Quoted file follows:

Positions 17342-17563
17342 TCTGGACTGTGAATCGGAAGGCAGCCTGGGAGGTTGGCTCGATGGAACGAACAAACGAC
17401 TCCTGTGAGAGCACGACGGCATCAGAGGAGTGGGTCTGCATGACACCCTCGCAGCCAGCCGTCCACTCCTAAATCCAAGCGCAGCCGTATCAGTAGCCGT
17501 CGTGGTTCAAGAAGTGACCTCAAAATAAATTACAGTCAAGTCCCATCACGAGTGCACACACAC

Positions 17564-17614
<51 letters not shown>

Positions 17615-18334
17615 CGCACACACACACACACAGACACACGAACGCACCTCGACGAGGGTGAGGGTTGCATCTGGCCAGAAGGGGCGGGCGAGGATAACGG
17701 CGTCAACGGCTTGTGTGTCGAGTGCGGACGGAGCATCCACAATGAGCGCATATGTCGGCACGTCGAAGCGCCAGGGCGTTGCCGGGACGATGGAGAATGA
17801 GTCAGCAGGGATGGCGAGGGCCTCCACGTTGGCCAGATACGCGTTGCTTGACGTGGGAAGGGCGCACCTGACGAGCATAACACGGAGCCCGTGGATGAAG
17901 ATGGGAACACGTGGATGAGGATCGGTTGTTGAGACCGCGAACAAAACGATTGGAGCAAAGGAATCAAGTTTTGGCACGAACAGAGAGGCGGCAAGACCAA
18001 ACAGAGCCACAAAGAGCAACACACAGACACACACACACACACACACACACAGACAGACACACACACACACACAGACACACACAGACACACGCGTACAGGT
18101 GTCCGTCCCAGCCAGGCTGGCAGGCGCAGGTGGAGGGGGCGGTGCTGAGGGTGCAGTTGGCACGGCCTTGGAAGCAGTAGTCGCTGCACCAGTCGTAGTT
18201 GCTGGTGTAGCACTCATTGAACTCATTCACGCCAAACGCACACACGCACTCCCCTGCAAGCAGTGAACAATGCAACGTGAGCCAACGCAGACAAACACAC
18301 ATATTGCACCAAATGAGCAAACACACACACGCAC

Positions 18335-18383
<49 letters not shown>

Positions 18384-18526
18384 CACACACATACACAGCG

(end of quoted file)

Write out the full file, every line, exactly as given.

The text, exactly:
Positions 17342-17563
17342 TCTGGACTGTGAATCGGAAGGCAGCCTGGGAGGTTGGCTCGATGGAACGAACAAACGAC
17401 TCCTGTGAGAGCACGACGGCATCAGAGGAGTGGGTCTGCATGACACCCTCGCAGCCAGCCGTCCACTCCTAAATCCAAGCGCAGCCGTATCAGTAGCCGT
17501 CGTGGTTCAAGAAGTGACCTCAAAATAAATTACAGTCAAGTCCCATCACGAGTGCACACACAC

Positions 17564-17614
<51 letters not shown>

Positions 17615-18334
17615 CGCACACACACACACACAGACACACGAACGCACCTCGACGAGGGTGAGGGTTGCATCTGGCCAGAAGGGGCGGGCGAGGATAACGG
17701 CGTCAACGGCTTGTGTGTCGAGTGCGGACGGAGCATCCACAATGAGCGCATATGTCGGCACGTCGAAGCGCCAGGGCGTTGCCGGGACGATGGAGAATGA
17801 GTCAGCAGGGATGGCGAGGGCCTCCACGTTGGCCAGATACGCGTTGCTTGACGTGGGAAGGGCGCACCTGACGAGCATAACACGGAGCCCGTGGATGAAG
17901 ATGGGAACACGTGGATGAGGATCGGTTGTTGAGACCGCGAACAAAACGATTGGAGCAAAGGAATCAAGTTTTGGCACGAACAGAGAGGCGGCAAGACCAA
18001 ACAGAGCCACAAAGAGCAACACACAGACACACACACACACACACACACACAGACAGACACACACACACACACAGACACACACAGACACACGCGTACAGGT
18101 GTCCGTCCCAGCCAGGCTGGCAGGCGCAGGTGGAGGGGGCGGTGCTGAGGGTGCAGTTGGCACGGCCTTGGAAGCAGTAGTCGCTGCACCAGTCGTAGTT
18201 GCTGGTGTAGCACTCATTGAACTCATTCACGCCAAACGCACACACGCACTCCCCTGCAAGCAGTGAACAATGCAACGTGAGCCAACGCAGACAAACACAC
18301 ATATTGCACCAAATGAGCAAACACACACACGCAC

Positions 18335-18383
<49 letters not shown>

Positions 18384-18526
18384 CACACACATACACAGCG